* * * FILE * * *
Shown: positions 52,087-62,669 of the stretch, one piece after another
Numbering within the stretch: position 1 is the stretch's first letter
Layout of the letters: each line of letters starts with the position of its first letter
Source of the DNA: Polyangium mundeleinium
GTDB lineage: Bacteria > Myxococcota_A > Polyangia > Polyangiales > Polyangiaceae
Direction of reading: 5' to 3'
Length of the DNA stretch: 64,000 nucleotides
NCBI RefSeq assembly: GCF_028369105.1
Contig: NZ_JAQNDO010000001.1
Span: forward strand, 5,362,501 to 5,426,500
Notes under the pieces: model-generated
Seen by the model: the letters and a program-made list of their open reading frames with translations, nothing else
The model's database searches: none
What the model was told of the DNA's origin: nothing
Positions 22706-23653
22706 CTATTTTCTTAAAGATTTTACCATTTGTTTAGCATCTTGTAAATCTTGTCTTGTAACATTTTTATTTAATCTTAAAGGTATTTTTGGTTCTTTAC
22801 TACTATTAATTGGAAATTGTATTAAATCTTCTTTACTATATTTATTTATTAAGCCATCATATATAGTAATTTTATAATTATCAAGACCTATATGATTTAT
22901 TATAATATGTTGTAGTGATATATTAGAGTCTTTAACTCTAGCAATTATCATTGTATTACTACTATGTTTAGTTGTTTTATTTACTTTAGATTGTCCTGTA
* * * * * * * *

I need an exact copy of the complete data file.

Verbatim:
Shown: positions 52,087-62,669 of the stretch, one piece after another
Numbering within the stretch: position 1 is the stretch's first letter
Layout of the letters: each line of letters starts with the position of its first letter
Source of the DNA: Polyangium mundeleinium
GTDB lineage: Bacteria > Myxococcota_A > Polyangia > Polyangiales > Polyangiaceae
Direction of reading: 5' to 3'
Length of the DNA stretch: 64,000 nucleotides
NCBI RefSeq assembly: GCF_028369105.1
Contig: NZ_JAQNDO010000001.1
Span: forward strand, 5,362,501 to 5,426,500
Notes under the pieces: model-generated
Seen by the model: the letters and a program-made list of their open reading frames with translations, nothing else
The model's database searches: none
What the model was told of the DNA's origin: nothing
Positions 22706-23653
22706 CTATTTTCTTAAAGATTTTACCATTTGTTTAGCATCTTGTAAATCTTGTCTTGTAACATTTTTATTTAATCTTAAAGGTATTTTTGGTTCTTTAC
22801 TACTATTAATTGGAAATTGTATTAAATCTTCTTTACTATATTTATTTATTAAGCCATCATATATAGTAATTTTATAATTATCAAGACCTATATGATTTAT
22901 TATAATATGTTGTAGTGATATATTAGAGTCTTTAACTCTAGCAATTATCATTGTATTACTACTATGTTTAGTTGTTTTATTTACTTTAGATTGTCCTGTA